Look, I'd love to see the movie happen, both because it would be great to see this cast work together again and because this conversation would finally come to a blessed end. But this is not confirmation that anything is happening. It's nothing like confirmation that anything is happening. This is confirmation that Hurwitz, who has been agreeing that the project is going forward for years, still says it is. And the cast, which has also mostly said over and over that they wanted to do it, still says they want to do it. (There has been some back and forth about Michael Cera, whose film career has now cooled to the point where he might easily be more game, but they've made it clear for a long time that it was going forward with or without him.) Arnett and Bateman, who have both repeatedly expressed a desire to do the project and said it was really happening, took to Twitter to say again that it's really happening.

As hard as it is to hear, if there are no "film companies on board" yet, then "announcement" and "confirmation" are not the right words, and there's no deal. There aren't any episodes if nobody has agreed to air them. There isn't any movie if nobody has agreed to finance one. It's absolutely true that getting the creative people on board and getting a script are the first steps to getting a movie made if there's going to be one, so it's good that this state of affairs that has been in place for two or three years is still in place. But these are necessary, not sufficient, conditions. They don't mean there is a movie.

In fact, a pessimist might point out that this could easily serve as confirmation that there's very little to report since the last time you heard about an Arrested Development movie (since there's no deal with anyone), and not a whole lot to report since 2009, except that the movie they intend to try to make for which everybody is creatively on board has become a movie and a set of episodes that they intend to try to make for which everybody is creatively on board.

None of this is to say it won't happen. The fact that they've been confirming it for three years could be taken by an optimist to mean they're pretty determined not to let it go and are stubbornly insisting on eventually getting it done. And maybe they're close to making more of these deals than they're letting on. IN fact, Deadline reported last night that 20th Century TV is having conversations with Netflix and Showtime about possibly airing the new episodes, so whatever you think having talks in Hollywood is worth, that news is worth at least that much. For it to move beyond that point, though, Hurwitz will have to convince enough folks that the economics of the situation support making new episodes and a feature film from a series that was canceled five years ago for low ratings and could easily have been canceled after a single season.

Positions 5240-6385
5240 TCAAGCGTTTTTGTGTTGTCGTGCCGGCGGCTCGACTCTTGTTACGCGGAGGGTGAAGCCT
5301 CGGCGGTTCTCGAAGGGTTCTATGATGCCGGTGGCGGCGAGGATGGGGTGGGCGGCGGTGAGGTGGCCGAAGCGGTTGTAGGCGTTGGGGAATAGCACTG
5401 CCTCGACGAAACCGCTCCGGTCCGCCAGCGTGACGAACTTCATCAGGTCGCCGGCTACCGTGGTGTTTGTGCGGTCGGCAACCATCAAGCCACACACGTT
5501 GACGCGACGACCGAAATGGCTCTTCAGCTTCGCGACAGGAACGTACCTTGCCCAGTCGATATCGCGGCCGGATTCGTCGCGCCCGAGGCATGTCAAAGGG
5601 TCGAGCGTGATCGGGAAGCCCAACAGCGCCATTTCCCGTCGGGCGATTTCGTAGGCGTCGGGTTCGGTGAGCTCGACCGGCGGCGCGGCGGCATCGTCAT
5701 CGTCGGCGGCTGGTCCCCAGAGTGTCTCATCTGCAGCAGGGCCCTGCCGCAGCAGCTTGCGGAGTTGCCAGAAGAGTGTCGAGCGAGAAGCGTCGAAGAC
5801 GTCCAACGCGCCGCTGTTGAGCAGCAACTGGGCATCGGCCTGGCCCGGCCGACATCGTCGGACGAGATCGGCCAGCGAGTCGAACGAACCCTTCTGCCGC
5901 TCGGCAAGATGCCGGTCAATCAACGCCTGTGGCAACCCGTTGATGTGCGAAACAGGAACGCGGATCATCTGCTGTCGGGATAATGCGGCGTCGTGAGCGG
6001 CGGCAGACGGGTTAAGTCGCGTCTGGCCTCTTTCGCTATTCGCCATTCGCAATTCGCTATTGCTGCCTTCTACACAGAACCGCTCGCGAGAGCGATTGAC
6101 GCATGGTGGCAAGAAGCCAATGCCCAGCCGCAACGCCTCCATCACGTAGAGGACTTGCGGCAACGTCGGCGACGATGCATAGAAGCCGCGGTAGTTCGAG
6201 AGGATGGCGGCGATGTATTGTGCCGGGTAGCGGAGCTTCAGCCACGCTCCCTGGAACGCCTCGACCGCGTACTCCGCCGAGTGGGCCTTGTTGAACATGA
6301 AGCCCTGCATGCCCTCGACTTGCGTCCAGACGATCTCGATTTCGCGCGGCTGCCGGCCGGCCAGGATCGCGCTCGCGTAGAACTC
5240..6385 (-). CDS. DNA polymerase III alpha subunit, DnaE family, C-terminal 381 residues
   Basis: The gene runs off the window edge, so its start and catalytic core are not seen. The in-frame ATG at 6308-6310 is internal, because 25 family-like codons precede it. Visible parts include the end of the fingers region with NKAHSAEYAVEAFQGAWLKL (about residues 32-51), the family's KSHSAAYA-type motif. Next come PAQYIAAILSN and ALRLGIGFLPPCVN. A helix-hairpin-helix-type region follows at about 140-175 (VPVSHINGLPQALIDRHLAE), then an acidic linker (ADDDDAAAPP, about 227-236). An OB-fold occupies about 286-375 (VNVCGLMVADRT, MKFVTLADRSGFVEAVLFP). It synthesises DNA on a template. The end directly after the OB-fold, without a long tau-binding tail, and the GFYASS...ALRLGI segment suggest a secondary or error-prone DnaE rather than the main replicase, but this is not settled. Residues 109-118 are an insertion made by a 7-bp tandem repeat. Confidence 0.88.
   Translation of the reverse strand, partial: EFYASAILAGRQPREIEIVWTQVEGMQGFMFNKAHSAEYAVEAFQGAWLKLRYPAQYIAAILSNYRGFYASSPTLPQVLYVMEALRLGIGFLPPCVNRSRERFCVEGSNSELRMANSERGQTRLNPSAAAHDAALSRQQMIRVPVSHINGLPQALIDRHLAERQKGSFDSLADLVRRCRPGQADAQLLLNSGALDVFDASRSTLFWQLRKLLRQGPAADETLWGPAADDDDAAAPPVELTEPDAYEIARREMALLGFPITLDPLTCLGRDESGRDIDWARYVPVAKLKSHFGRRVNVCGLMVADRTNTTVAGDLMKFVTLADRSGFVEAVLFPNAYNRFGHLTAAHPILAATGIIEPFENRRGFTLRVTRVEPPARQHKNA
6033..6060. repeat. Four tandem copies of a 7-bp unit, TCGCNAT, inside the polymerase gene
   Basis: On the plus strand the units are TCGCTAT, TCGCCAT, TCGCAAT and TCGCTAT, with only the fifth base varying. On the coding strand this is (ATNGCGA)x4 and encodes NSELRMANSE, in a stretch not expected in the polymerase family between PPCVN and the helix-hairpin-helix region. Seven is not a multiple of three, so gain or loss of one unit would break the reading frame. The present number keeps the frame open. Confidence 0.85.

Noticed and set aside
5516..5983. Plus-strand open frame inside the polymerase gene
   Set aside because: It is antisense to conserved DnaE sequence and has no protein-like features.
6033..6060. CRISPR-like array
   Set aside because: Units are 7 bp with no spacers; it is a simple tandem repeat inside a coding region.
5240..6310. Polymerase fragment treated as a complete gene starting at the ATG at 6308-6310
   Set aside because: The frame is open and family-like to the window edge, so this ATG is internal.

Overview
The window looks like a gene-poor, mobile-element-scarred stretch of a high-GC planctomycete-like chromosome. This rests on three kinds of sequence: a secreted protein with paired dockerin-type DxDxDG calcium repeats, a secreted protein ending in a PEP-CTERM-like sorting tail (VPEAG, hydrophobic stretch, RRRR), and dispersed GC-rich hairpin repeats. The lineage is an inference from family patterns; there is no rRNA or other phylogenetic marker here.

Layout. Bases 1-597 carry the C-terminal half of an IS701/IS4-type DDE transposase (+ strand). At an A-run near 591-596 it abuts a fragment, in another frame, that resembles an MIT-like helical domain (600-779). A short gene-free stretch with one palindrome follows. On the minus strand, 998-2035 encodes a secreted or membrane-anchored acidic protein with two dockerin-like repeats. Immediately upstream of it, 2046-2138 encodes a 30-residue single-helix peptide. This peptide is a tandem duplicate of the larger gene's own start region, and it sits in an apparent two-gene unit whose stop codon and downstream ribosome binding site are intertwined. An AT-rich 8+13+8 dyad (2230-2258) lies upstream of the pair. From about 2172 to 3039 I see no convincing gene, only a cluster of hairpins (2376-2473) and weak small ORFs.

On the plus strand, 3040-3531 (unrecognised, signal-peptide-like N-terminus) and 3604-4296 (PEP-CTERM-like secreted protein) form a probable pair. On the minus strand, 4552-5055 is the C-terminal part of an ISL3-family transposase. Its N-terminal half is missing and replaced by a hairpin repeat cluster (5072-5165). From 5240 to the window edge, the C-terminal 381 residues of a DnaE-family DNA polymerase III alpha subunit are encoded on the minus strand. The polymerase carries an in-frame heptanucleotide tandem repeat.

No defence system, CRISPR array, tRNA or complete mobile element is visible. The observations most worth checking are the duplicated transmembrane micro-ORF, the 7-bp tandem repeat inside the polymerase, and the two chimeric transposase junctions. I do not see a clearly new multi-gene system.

This particular bit — Hurwitz giving you his "yup" on Twitter and so forth — arguably isn't even news, and it certainly isn't confirmation. Hurwitz has been "yup"-ping since 2009. He "yup"-ped on video eight months ago. He wants to make the movie. They all want to make the movie.

But for precisely that reason, until some person or company is confirmed to be on board that wasn't already confirmed to be on board during the three-year period during which this film has remained a nice idea moving ever farther off on the horizon, there's really no reason to think it's any closer than it's ever been. And in fact, there are those who would argue that being halfway through a script after working on it for more than two years and having just added the additional burden of making a proposed ten new episodes on top of the movie isn't going to make things start moving any faster.